IT WAS more than a netball passed between players of the 62 teams that gathered at the Southern Districts Netball Association in Langford on July 19.
There was also an ample amount of National Aborigines and Islanders Day Observance Committee (NAIDOC) Week spirit.
The teams, their officials, volunteers and spectators were there for the NAIDOC Netball Carnival, an annual celebration of sport, cultural diversity and friendship and a highlight of the annual WA netball calendar.
A record attendance of about 2000 people this year included 750 players.
The carnival is supported by the Department of Sport and Recreation and Australian Sports Commission’s Indigenous Sports Programs, Netball WA, Nyoongar Sports Association, David Wirrpanda Foundation, Department of Health (Aboriginal Health Division), Aboriginal Alcohol and Drug Service, Aboriginal Health Council of WA, WA Police and Healthway.
“Every day in my role I see the passion that exists among Indigenous Western Australians for sport and that’s what, year in, year out, makes the NAIDOC Week Netball Carnival such a huge success,” Department of Sport and Recreation (DSR) state coordinator Indigenous sport Clem Rodney said.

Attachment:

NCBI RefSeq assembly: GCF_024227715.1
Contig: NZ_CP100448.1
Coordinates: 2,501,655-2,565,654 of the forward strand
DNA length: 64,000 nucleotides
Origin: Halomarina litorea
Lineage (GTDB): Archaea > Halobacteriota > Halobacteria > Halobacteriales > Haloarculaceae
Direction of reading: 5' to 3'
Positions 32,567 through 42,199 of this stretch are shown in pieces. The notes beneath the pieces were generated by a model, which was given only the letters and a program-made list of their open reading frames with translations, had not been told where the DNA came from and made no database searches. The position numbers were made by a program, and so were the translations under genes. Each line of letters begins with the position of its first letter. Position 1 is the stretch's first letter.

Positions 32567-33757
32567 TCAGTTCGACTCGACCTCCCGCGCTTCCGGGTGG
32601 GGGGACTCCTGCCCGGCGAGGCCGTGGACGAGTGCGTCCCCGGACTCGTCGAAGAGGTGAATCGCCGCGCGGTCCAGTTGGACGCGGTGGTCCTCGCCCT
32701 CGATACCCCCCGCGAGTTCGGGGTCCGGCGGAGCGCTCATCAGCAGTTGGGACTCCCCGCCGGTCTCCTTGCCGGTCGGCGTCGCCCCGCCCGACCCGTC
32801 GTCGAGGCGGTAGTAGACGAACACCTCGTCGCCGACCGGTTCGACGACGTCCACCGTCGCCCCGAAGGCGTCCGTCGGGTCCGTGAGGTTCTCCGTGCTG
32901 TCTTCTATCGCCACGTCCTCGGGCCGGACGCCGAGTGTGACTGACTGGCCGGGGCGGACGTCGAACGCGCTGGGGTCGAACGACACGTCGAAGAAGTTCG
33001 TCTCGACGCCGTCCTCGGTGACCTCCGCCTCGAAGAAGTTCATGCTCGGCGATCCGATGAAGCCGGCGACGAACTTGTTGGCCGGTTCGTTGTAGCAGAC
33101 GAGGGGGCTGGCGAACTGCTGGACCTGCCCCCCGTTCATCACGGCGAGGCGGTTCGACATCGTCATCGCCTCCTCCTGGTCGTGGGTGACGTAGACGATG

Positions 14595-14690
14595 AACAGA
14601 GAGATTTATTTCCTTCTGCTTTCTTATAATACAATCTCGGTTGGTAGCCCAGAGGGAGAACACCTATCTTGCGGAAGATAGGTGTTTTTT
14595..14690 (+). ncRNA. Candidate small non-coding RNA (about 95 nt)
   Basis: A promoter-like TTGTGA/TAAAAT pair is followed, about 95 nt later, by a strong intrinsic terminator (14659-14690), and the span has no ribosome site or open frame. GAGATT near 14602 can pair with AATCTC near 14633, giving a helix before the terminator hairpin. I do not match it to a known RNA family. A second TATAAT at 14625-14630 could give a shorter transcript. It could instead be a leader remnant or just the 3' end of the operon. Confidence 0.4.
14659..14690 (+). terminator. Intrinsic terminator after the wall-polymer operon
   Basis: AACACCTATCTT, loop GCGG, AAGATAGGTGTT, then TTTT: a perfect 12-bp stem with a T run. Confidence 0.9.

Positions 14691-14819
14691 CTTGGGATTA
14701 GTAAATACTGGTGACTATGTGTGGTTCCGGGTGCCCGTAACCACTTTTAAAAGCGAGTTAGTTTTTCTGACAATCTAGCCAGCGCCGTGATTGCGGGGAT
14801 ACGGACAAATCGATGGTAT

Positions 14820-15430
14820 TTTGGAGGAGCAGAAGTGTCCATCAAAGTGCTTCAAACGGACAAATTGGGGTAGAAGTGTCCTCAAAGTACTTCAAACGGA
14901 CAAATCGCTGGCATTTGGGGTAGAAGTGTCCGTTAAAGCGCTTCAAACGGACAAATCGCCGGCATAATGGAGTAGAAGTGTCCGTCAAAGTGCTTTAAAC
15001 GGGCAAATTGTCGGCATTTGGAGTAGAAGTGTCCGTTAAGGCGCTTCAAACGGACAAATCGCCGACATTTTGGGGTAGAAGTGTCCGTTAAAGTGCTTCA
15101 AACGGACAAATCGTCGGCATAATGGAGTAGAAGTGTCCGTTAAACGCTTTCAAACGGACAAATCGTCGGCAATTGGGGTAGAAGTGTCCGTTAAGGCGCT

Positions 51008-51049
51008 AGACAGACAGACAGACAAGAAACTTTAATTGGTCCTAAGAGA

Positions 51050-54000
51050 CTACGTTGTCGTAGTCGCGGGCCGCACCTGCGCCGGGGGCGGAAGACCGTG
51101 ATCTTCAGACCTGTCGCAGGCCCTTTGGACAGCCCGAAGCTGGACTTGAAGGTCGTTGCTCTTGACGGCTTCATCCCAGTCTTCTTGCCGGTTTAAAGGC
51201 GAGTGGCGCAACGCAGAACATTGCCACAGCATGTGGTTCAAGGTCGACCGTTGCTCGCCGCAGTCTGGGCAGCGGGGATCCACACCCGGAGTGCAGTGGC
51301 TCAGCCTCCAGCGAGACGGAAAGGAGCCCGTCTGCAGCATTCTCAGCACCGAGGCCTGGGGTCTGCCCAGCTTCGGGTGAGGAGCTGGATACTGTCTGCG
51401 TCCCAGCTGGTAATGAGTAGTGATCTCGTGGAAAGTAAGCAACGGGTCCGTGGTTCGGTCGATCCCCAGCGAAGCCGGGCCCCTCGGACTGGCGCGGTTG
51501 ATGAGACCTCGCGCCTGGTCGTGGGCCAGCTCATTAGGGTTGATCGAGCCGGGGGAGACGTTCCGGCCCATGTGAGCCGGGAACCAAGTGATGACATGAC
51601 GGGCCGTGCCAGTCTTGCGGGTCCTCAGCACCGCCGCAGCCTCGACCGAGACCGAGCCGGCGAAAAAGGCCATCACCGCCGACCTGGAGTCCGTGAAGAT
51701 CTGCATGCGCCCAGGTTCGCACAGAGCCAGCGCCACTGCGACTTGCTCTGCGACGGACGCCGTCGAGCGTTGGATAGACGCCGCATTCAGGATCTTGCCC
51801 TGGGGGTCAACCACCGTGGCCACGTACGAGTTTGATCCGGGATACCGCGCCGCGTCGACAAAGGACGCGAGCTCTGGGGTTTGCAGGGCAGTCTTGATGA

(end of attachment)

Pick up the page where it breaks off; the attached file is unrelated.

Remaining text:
The teams came from across WA including the Perth metropolitan area and regions including Bunbury, Narrogin, Bruce Rock, Albany, Moora, Kalgoorlie, Mandurah and Quairading. Some interstate players travelled from Ballarat in Victoria for the event.
“Importantly, the carnival provides pathway opportunities for our Aboriginal youth and women to further enhance their development and support their access into mainstream competitions,” DSR Indigenous sports development officer Julie Jackson said.
A NAIDOC Allstars team was selected by Netball WA to recognise talented under 15s and under 17s players.